60 – Liar by Camila Cabello
I used to wonder why “Liar” gave me throwback vibes. After doing a quick Google search, I found out the song samples “All That She Wants” by Ace of Base. I don’t mean to take away credit from Camila Cabello and her team. In fact, the beauty lies in the mix of the 90s track, inclusion of flamenco hand claps and elements of mariachi, and the infusion of her sensual tone, to generate a sultry and flavorful comeback single.
59 – Gone by Charli XCX featuring Christine and the Queens
When I first heard “Gone”, the mood is 80s playful. The interaction between Charli XCX and Christine and the Queens felt like a night of going out and enjoying a party. But once I read through the lines, they are clearly dealing with insecurities, anxiety and isolation. A bop and a crowd never assured us these emotions would go away. In this instance, instead of alleviation, they act as triggers and worsen these conditions.
58 – No Drug Like Me by Carly Rae Jepsen
I’ve never been addicted to drugs. But I have been addicted to someone. And I guess that’s how powerful and destructive substance abuse can be. Carly Rae Jepsen speaks of the ingredient that makes obsession a sealed deal – opening yourself up. I’ve built a wall strong and high to avoid the roller coaster she is experiencing. But that’s been destroyed since and the song now resonates like a warning of a story about to be told.
57 – Goodbyes by Post Malone featuring Young Thug
What makes Post Malone stand out among hip-hop artists is his flexibility to switch genres and his capability to project vulnerability in his words and his beats. “Goodbyes” offers the side of him I don’t often see. The track also offers memorable nuggets of heartbreak that will be remembered for years – “Too much pleasure is pain” and “There’s no way I could save you ‘cause I need to be saved too” are just some examples.
56 – You Need to Calm Down by Taylor Swift
Many questioned Taylor Swift’s intentions when she publicly declared support for the LGBT community in “You Need to Calm Down”. Even the sincerity of her reconciliation with Katy Perry came into question. If I may be an apologist, would they rather she didn’t do both? Take out the context, the song is a jam – lyrically witty and the pop take of “Paper Planes” by MIA. That’s all ignored as there is such a thing as bad publicity.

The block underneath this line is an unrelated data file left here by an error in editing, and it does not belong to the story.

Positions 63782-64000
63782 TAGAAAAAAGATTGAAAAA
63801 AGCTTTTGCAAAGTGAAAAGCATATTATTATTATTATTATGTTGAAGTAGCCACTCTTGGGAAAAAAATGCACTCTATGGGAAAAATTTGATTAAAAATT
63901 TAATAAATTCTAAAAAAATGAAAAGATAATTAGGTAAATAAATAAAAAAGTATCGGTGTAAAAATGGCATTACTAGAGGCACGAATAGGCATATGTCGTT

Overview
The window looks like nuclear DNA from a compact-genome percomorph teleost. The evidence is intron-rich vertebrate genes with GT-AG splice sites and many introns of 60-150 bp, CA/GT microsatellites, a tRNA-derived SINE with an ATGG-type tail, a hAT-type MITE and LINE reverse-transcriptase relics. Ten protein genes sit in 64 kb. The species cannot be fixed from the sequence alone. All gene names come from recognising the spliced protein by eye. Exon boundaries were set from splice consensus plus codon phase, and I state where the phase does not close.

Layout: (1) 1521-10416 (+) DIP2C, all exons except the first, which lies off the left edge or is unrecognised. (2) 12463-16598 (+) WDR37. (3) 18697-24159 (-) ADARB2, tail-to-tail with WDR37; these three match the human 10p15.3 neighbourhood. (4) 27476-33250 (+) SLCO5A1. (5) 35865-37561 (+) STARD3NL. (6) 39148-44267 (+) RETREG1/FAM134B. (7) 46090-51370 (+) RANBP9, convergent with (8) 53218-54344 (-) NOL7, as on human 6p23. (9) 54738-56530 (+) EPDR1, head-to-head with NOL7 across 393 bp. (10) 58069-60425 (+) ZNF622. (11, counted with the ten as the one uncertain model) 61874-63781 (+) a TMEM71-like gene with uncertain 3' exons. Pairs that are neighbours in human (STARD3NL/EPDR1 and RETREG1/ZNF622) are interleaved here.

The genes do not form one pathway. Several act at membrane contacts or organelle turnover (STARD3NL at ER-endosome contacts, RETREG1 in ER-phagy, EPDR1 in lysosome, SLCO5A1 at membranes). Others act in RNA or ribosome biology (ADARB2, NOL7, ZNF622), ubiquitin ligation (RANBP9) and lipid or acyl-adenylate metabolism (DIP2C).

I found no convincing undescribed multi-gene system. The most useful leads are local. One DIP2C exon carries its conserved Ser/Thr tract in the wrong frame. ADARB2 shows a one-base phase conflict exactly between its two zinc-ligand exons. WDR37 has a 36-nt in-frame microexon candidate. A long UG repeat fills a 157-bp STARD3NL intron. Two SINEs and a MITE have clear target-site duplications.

55 – Trampoline by Shaed and ZAYN
I could go crazy over Zayn’s vocals in the song. But first and foremost, the pop trio Shaed deserves credit. The world would not even have “Trampoline” if the group didn’t create the original. Having said that, Zayn and Chelsea’s voices blend harmoniously, and perfectly complement the imagery of the song. The whistling, the raspy tone, and the understated melody create a haunting and mystical spell that enchants my senses.
54 – Medellin by Madonna and Maluma
Madonna has been injecting Latin influences in her music since the 1980s hit “La Isla Bonita”. Some critics are ignorant of this fact and describe “Medellin” as the Queen of Pop riding the bandwagon. I can’t be bothered. That’s not to say there aren’t cringe-worthy lyrics. Just look up “Sipping my pain just like champagne” or “We built a cartel just for love”. But the sound is distinct from any offering you have on the radio today.
53 – Sucker by Jonas Brothers
The Jonas Brothers proved that boy bands can make a comeback. Not only have they managed to regain their relevance, they’ve also surpassed their past commercial success. The obstacles they had to overcome were slightly less difficult – their hiatus didn’t draw out for long and the siblings are relatively young. I believe the latter was a bigger factor in their capacity to return. I feel happy for the trio but sad for the others.
52 – GIRL by Maren Morris
Growing up gave me perspective and made me appreciate struggles of disenfranchised sectors. I used to find anthems specific to gender or race unnecessary. That’s until I came to terms with my own privilege and that of others. I saw the imperfect distribution of opportunities across people. “GIRL” is a song women can relate to. The single was created by Maren for herself. And seeing her fight a similar battle is comforting and inspiring.
51 – Frail State of Mind by the 1975
Talking about mental health is as important as any disease or sickness that gets attention today. Yet, not a lot of artists use their platform to create music that directly tackles the anxieties and insecurities plaguing our minds. Matty Healy sounds disturbed. But he also serves to console, demystify and create a wider community in “Frail State of Mind”. He’s spoken about his troubled mind before. Letting this spill over to his art is admirable.